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Novel Data Applications

Fluid Data Structures
Darshana Balakrishnan, Lukasz Ziarek, and Oliver Kennedy
(SUNY Buffalo, USA)
Functional (aka immutable) data structures are used extensively in data management systems. From distributed systems to data persistence, immutability makes complex programs significantly easier to reason about and implement. However, immutability also makes many runtime optimizations like tree rebalancing, or adaptive organizations, unreasonably expensive. In this paper, we propose Fluid data structures, an approach to data structure design that allows limited physical changes that preserve logical equivalence. As we will show, this approach retains many of the desirable properties of functional data structures, while also allowing runtime adaptation. To illustrate Fluid data structures, we work through the design of a lazy-loading map that we call a Fluid Cog. A Fluid Cog is a lock-free data structure that incrementally organizes itself in the background by applying equivalence-preserving structural transformations. Our experimental analysis shows that the resulting map structure is flexible enough to adapt to a variety of performance goals, while remaining competitive with existing structures like the C++ standard template library map.

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Detecting Unsatisfiable CSS Rules in the Presence of DTDs
Nobutaka Suzuki, Takuya Okada, and Yeondae Kwon
(University of Tsukuba, Japan; University of Tokyo, Japan)
Cascading Style Sheets (CSS) is a popular language for describing the styles of XML documents as well as HTML documents. For a DTD D and a list R of CSS rules, due to specificity R may contain “unsatisfiable” rules under D, e.g., rules that are not applied to any element of any document valid to D. In this paper, we consider the problem of detecting unsatisfiable CSS rules under DTDs. We focus on CSS fragments in which descendant, child, adjacent sibling, and general sibling combinators are allowed. We show that the problem is coNP-hard in most cases, even if only one of the four combinators is allowed. We also show that the problem is in coNP or PSPACE depending on restrictions on DTDs and CSS. Finally, we present two conditions under which the problem can be solved in polynomial time.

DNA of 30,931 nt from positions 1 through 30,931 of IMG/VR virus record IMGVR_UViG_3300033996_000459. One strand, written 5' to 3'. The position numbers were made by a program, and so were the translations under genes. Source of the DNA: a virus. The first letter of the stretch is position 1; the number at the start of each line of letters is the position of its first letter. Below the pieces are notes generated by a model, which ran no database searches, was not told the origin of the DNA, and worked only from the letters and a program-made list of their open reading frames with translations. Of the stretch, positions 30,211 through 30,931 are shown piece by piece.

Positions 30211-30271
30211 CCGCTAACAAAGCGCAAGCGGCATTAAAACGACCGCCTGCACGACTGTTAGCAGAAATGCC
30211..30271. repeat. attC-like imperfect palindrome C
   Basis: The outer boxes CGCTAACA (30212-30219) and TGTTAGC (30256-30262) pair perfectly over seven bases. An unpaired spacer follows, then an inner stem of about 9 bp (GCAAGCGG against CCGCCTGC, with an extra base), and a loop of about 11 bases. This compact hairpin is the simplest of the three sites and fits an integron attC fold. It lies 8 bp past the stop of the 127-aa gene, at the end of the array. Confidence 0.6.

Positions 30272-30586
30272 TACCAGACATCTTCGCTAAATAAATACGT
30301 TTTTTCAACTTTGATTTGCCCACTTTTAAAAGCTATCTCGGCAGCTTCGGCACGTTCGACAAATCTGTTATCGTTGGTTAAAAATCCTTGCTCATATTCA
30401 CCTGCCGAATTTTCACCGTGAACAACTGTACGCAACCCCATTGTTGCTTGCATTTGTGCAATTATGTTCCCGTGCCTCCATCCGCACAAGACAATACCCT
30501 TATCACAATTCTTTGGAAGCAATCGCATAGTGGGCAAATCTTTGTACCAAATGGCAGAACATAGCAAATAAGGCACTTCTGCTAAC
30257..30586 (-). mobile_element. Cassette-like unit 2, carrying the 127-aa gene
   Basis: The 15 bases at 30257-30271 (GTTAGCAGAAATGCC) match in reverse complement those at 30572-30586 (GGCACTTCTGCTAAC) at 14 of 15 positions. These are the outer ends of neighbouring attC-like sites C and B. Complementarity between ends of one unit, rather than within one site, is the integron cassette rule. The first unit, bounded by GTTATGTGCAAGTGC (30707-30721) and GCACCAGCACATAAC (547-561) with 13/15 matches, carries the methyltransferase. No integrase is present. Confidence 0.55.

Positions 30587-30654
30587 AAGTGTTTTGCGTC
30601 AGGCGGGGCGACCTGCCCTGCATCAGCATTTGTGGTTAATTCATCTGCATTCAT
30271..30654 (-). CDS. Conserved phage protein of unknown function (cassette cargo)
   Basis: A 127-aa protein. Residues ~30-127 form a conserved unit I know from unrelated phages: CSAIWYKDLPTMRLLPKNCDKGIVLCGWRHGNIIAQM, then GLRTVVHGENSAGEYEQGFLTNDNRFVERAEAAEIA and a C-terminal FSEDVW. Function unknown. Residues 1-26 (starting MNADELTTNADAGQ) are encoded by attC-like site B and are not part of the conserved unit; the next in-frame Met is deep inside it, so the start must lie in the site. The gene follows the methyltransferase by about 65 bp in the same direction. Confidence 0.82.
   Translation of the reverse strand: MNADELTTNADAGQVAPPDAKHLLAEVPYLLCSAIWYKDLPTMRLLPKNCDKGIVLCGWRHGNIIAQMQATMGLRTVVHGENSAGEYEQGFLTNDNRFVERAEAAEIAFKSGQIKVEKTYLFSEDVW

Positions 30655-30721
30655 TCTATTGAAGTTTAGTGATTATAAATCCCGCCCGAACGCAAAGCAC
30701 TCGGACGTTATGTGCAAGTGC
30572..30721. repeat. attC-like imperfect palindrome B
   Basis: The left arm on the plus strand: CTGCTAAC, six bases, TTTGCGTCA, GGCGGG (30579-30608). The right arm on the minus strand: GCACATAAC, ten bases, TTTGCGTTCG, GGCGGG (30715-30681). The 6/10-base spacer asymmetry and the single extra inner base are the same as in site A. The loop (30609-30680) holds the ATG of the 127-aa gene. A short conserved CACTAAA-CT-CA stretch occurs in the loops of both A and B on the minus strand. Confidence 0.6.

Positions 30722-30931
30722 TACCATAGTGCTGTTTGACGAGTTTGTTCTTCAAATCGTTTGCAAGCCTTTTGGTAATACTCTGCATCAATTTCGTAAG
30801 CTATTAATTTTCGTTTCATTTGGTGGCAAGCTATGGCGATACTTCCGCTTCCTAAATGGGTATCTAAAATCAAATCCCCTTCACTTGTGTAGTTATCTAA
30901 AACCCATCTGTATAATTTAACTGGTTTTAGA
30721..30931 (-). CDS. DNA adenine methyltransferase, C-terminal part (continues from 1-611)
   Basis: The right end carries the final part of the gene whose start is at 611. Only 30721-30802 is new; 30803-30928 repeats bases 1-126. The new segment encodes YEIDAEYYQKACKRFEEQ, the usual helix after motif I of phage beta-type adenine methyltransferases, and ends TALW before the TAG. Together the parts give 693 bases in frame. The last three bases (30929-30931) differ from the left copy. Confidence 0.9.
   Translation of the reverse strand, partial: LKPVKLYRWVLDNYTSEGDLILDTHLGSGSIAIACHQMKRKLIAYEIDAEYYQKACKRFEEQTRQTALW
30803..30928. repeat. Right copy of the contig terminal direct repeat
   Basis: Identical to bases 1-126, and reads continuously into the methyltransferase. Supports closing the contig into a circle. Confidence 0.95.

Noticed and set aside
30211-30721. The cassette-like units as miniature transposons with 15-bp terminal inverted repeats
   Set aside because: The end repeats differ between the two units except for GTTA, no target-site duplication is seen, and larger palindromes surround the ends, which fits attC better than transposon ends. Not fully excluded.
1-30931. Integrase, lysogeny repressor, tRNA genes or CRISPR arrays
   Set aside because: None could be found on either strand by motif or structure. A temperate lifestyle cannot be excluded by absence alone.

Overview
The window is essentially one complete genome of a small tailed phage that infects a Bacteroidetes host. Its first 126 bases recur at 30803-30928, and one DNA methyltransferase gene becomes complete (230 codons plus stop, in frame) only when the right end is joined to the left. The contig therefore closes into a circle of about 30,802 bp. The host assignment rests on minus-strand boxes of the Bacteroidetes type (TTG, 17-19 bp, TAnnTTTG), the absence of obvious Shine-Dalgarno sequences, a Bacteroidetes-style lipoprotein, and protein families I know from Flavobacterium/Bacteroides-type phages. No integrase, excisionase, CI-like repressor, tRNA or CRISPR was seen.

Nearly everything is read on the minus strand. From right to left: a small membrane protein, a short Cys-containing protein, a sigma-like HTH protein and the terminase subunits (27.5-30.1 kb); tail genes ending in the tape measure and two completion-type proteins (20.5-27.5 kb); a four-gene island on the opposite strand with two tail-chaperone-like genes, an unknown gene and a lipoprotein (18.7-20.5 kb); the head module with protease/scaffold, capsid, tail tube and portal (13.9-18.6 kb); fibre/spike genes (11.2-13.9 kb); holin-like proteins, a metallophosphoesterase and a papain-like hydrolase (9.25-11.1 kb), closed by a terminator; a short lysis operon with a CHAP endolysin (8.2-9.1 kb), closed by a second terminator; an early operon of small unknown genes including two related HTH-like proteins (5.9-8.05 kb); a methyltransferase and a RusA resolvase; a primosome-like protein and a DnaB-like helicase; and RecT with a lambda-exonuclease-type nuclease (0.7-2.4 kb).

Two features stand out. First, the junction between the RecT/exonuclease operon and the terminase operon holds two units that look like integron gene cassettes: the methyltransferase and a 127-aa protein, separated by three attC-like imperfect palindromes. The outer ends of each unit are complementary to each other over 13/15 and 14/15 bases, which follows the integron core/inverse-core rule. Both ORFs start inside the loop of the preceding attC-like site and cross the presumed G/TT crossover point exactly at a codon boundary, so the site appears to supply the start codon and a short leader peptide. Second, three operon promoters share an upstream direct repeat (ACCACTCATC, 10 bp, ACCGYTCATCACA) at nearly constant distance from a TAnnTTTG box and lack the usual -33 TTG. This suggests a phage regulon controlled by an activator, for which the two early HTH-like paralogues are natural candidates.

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Graphs and Streams

Towards Compiling Graph Queries in Relational Engines
Ruby Y. Tahboub, Xilun Wu, Grégory M. Essertel, and Tiark Rompf
(Purdue University, USA)
The increasing demand for graph query processing has prompted the addition of support for graph workloads on top of standard relational database management systems (RDBMS). Although this appears like a good idea --- after all, graphs are just relations --- performance is typically suboptimal since graph workloads are naturally iterative and rely extensively on efficient traversal of adjacency structures that are not typically implemented in an RDBMS. Adding such specialized adjacency structures is not at all straightforward due to the complexity of typical RDBMS implementations. The iterative nature of graph queries also practically requires a form of runtime compilation and native code generation which adds another dimension of complexity to the RDBMS implementation and any potential extensions.